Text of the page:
Equally, it can be beneficial to help expectant mothers to mentally prepare for setbacks when they first start breastfeeding, in a way that is not daunting or scaremongering, particularly for young mothers. A survey conducted by PHE (2018) among 1000 mothers of young children found that, in hindsight, 24% wished that they had read about and were more prepared for breastfeeding, and 26% wished they had realised that asking for help could make a difference. Midwives and maternity support workers can significantly alter a woman's confidence, and it is important that women feel able to ask questions and share their concerns. The evidence would suggest that being more prepared and knowledgeable will help young mothers anticipate and overcome challenges they may face, and may help them to continue breastfeeding for longer.

Getting partners involved can also make a difference. Some partners report feeling excluded from discussions during pregnancy and the early days after birth, and it is important to describe the value of the practical assistance they can provide, and to discuss the potential to express breast milk for bottle-feeding (once breastfeeding is established).

Health professionals do an excellent job of caring for new mothers, but one of the key difficulties lies in the fact that it is not possible to provide support 24/7, and problems with breastfeeding can often occur during the small hours (indeed, Google Trends (2018) shows that this is when online searches for ‘breastfeeding help’ peak). During these tired, stressful and emotional moments is when many women decide to give up breastfeeding.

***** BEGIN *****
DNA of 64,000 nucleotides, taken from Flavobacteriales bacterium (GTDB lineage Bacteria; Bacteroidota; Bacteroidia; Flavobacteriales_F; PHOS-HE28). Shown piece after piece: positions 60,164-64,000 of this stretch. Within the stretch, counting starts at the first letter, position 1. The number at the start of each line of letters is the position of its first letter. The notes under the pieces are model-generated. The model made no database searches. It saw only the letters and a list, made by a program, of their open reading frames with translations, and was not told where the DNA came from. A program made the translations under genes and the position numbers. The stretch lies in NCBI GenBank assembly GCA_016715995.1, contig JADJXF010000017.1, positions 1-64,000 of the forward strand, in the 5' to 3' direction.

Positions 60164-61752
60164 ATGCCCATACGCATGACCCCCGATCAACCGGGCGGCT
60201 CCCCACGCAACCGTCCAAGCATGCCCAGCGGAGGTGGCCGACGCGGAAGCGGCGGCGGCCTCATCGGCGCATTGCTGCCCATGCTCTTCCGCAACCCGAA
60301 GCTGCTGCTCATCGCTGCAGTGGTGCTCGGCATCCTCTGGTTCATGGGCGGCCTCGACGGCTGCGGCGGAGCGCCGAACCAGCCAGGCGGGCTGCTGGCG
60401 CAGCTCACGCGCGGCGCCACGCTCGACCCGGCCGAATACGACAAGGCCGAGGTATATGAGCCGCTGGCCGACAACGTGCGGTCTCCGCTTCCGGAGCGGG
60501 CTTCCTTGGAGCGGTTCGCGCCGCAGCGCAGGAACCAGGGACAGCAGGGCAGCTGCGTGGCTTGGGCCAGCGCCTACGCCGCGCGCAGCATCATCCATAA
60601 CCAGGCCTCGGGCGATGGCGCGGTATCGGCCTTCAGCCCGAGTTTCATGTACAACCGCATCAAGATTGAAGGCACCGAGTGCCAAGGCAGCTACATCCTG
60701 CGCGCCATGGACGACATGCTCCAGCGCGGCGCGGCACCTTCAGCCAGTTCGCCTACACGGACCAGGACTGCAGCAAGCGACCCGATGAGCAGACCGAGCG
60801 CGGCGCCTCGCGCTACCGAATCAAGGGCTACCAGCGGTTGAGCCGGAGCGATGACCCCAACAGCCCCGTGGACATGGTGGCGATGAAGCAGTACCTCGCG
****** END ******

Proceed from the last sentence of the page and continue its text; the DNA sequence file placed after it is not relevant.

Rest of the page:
In an effort to tackle this problem, Start4Life, PHE's programme that helps parents-to-be and parents to adopt healthy behaviours, has launched a new 24/7 Breastfeeding Friend—a ‘skill’ available on Amazon's Alexa voice service. Users can ask Alexa a variety of questions about breastfeeding, with answers tailored to the age of the baby. The new service is in addition to the interactive Start4life Breastfeeding Friend chatbot, accessed through Facebook Messenger, the Start4Life website and the Off to the Best Start leaflet. The information provided by all the Start4Life services is NHS-approved and the Alexa skill and the chatbot are independent of Amazon and Facebook.

The Breastfeeding Friend from Start4Life launched after it was revealed by a new survey of 1000 mothers of young children (commissioned by Public Health England) that 64% felt access to 24/7 breastfeeding support, such as a phoneline, website or chatbot, would make new mothers more likely to have a positive experience of breastfeeding, as well as more likely to decide to try breastfeeding (59%) and breastfeed for longer (58%). It was also revealed that, of those who ever gave breastmilk to their first child, younger mothers were more likely than older mothers to use online sources when researching or starting to breastfeed (42% of 18-34 year olds versus 30% of 35-50s). These results show that mothers are using online sources and digital tools more than ever to help improve their breastfeeding experience. We hope that the Breastfeeding Friend will provide support for these women and their breastfeeding journey.

With the range of support tools available to parents to complement the excellent work being done by midwives, nurses, health visitors and other health professionals, I hope that we can encourage more women to decide to breastfeed and, once they start, to carry on breastfeeding for longer so that more babies are exclusively breastfed for the first 6 months, and receive the best start in life.